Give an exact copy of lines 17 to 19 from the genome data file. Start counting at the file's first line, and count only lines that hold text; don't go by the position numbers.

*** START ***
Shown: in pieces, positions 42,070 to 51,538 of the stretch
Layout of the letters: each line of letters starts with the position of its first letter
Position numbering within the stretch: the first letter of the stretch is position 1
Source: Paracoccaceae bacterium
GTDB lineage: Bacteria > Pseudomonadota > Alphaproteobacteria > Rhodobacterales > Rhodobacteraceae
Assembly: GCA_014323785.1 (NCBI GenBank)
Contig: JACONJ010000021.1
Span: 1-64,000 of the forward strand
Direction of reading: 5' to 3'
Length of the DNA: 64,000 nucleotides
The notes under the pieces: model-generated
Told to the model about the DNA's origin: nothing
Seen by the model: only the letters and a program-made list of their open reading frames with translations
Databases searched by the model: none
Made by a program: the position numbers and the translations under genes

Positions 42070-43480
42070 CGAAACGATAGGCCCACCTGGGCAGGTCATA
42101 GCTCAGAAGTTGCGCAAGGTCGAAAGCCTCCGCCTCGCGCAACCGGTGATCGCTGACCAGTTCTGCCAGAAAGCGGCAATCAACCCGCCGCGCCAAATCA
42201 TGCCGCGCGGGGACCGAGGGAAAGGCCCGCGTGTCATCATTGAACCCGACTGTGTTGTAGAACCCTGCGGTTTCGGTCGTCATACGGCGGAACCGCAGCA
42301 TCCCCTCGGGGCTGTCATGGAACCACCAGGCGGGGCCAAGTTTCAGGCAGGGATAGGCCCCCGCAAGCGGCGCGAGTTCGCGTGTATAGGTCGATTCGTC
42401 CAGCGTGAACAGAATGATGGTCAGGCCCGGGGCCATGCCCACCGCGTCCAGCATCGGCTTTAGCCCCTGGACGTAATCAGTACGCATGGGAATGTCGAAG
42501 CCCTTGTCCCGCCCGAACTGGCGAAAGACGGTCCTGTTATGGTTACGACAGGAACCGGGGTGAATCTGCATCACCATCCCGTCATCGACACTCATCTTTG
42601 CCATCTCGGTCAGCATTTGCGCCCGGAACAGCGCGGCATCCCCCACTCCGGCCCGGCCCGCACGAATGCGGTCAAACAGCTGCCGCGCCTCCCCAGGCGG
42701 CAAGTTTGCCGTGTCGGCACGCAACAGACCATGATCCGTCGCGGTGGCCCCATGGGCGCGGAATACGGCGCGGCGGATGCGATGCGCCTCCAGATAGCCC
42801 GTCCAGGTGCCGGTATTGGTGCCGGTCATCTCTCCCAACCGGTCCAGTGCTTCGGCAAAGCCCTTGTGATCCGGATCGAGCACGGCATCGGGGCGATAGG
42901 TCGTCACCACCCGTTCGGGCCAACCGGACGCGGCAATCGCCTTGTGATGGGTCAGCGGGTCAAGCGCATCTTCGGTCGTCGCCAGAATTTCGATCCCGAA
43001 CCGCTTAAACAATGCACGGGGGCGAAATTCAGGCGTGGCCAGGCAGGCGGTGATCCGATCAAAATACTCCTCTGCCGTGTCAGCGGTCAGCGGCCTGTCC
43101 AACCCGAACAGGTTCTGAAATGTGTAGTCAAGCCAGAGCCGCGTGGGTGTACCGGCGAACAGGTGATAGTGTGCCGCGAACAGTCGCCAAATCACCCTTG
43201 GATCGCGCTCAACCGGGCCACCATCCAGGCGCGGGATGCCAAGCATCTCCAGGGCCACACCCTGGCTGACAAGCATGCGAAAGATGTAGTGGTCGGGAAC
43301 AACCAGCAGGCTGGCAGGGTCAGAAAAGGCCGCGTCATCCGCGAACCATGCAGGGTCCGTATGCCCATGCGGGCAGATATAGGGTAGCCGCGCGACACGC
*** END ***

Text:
42070 CGAAACGATAGGCCCACCTGGGCAGGTCATA
42101 GCTCAGAAGTTGCGCAAGGTCGAAAGCCTCCGCCTCGCGCAACCGGTGATCGCTGACCAGTTCTGCCAGAAAGCGGCAATCAACCCGCCGCGCCAAATCA
42201 TGCCGCGCGGGGACCGAGGGAAAGGCCCGCGTGTCATCATTGAACCCGACTGTGTTGTAGAACCCTGCGGTTTCGGTCGTCATACGGCGGAACCGCAGCA